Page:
There are many things that go into deciding what we are going to choose. We try to be timely, we try to stay on top of the news and we try to have balance so we check people from both parties. That can be challenging though, because if you have eight voices speaking up in a Republican primary and only one Democratic incumbent – naturally you have eight times the number of statements being made on the Republican side than on the Democratic side. We try to check roughly the same number of claims by Democrats as we do for Republicans, but we have to go where the claims are and lately there have been more made by Republicans. In terms of avoiding selection bias, I think the key is to be guided by what serves the reader. Once you get past claims selections, our fact-check process is entirely driven by journalistic and independent assessment.
Shorter Bill Adair:  "We don't avoid selection bias."

The guy just doesn't get it.

Selection bias is simply the non-random selection of subject matter.  Adair has described two different methods of story selection.  First, PolitiFact tries to sniff out suspicious-sounding claims.  Second, PolitiFact tries to pick out roughly equal numbers of claims by Democrats and Republicans.

That's a recipe for producing selection bias, not a method for minimizing it.


Jeff adds: Adair's misdirection may placate PolitiFact's sympathetic followers, but his excuse that "naturally you have eight times the number of statements being made on the Republican side than on the Democratic side" because of the current campaigning doesn't pass the laugh test. That may be a plausible reason if PolitiFact limited it's fact checking only to current presidential contenders, but that's not the case.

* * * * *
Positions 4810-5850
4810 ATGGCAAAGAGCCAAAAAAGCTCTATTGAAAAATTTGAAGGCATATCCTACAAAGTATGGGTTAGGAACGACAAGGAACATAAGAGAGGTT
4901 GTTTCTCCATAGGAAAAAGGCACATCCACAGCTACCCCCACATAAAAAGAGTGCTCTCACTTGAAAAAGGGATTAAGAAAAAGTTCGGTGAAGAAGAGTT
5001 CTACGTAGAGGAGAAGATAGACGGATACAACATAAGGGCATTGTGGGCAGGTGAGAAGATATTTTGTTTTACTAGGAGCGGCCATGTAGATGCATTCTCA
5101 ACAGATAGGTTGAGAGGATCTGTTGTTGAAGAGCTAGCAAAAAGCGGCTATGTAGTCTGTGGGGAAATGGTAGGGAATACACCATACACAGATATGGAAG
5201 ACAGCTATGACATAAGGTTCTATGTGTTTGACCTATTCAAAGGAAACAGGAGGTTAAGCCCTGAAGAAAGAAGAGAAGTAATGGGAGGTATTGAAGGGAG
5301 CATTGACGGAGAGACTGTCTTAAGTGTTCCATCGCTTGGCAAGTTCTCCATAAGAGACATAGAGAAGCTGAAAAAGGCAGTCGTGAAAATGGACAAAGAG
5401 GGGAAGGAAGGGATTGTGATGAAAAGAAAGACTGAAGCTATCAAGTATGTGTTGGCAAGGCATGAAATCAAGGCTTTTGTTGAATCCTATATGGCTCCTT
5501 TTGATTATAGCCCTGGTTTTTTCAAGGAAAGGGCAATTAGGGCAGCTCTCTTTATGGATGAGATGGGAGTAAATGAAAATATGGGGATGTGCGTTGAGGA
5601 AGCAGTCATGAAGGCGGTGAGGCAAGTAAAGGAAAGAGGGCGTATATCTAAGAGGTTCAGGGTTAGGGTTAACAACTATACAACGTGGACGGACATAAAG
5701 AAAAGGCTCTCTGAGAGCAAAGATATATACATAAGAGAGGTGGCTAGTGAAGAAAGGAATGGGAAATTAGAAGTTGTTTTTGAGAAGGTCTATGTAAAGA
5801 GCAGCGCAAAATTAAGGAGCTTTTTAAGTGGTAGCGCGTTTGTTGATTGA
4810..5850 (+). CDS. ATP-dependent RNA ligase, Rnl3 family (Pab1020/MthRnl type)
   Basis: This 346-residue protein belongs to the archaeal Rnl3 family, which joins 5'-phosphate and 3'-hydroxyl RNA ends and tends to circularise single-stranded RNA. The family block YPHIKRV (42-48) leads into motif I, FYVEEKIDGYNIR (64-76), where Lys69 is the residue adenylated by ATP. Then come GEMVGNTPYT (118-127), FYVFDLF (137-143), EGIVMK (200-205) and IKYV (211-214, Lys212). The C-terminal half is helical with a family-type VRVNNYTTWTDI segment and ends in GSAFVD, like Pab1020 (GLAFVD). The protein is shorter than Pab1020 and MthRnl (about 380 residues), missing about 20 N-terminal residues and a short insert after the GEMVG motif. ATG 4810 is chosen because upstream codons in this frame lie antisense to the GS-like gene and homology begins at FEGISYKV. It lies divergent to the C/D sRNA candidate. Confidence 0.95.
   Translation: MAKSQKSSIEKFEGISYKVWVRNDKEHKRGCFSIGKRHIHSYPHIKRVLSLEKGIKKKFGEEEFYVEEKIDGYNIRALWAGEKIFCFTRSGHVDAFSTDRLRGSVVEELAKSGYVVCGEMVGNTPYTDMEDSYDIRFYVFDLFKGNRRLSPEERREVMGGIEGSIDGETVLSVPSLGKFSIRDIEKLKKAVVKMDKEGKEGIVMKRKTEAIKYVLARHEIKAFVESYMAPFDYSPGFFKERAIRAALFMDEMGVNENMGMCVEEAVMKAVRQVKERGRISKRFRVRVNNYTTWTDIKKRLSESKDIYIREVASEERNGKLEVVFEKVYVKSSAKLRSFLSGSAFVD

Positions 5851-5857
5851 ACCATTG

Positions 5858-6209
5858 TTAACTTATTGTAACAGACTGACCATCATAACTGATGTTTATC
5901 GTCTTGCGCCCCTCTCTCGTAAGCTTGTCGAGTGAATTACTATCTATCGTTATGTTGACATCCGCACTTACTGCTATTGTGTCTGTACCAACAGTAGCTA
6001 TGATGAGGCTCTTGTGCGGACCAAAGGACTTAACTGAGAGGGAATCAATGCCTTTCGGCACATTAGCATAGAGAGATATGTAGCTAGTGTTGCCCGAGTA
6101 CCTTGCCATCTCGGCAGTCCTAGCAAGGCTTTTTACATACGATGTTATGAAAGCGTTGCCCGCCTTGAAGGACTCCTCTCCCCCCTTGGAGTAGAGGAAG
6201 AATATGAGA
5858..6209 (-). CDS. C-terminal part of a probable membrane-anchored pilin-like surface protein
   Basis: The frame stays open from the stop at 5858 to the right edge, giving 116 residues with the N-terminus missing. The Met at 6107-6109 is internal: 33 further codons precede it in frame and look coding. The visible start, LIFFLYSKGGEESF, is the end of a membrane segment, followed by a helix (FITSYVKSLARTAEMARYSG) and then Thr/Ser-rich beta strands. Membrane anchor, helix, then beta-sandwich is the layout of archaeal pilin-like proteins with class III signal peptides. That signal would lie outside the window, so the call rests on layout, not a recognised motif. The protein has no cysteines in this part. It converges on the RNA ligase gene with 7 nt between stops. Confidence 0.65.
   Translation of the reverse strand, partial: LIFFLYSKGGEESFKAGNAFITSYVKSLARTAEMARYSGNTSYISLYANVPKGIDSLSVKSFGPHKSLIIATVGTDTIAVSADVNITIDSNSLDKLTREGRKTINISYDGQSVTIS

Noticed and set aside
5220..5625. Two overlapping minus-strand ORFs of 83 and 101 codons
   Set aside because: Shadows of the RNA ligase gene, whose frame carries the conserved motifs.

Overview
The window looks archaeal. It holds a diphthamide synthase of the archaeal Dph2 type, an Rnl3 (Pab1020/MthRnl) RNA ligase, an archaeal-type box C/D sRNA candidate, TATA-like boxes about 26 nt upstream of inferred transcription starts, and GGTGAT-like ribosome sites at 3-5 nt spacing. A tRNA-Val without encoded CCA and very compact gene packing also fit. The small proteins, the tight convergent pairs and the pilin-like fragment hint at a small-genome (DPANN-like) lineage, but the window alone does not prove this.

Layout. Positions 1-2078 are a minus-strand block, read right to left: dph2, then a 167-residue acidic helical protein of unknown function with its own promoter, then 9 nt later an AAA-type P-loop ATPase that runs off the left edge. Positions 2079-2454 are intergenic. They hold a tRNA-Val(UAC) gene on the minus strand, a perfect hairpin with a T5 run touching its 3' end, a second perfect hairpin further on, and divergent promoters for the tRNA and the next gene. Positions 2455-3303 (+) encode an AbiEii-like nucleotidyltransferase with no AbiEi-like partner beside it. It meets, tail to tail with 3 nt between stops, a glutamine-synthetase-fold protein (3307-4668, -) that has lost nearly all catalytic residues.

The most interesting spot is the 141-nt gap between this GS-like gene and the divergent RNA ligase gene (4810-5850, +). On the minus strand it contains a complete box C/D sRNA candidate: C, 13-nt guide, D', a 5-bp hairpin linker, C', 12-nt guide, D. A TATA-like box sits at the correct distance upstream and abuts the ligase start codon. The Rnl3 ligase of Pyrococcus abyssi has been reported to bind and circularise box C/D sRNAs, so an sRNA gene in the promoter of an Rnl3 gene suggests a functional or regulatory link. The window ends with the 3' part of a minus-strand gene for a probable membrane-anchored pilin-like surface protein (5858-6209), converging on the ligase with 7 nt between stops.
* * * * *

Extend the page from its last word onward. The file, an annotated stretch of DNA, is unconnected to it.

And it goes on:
PolitiFact checks statements by Congressmen, aging pop singers, television personalities, Senate conferences, and chain emails. Are right leaning Congressmen making more statements because of the upcoming election? Are conservative pop stars issuing statements at an 8-1 ratio to their liberal counterparts? No.

And as we've explained before, simply choosing an equal number of statements by opposing parties is an insufficient method to avoid selection bias. Adair knows this, and his evasion on the issue would be embarrassing if it wasn't so insulting.

Thursday, April 5, 2012

Nothing To See Here: DOJ denies President Obama misspoke

President Obama made news this week with his declaration that a Supreme Court finding against the health care reform bill would represent "an unprecedented, extraordinary step of overturning a law that was passed by a strong majority of a democratically elected Congress."
A panel of the Fifth Circuit Court of Appeals learned of the president's remarks and pointedly ask the government council for an assurance of their client's (Obama's) belief in the Court's power of judicial review.

Attorney General Eric Holder provided that assurance today, concluding with the following:
The President’s remarks were fully consistent with the principles described herein.
While I thought from the outset that Obama's statement was of likely interest to fact checkers, I think this one has a much better chance to stay under the radar. 

I'm counting on you to save the day, Glenn Kessler!

Tuesday, April 3, 2012

James Wigderson: "Looking for the 'Pants on Fire' rating"

James Wigderson of the Wigderson Library & Pub offered a critique of PolitiFact late last year that we failed to highlight (we'll excuse ourselves based on the huge amount of PolitiFact-related material published in December and January).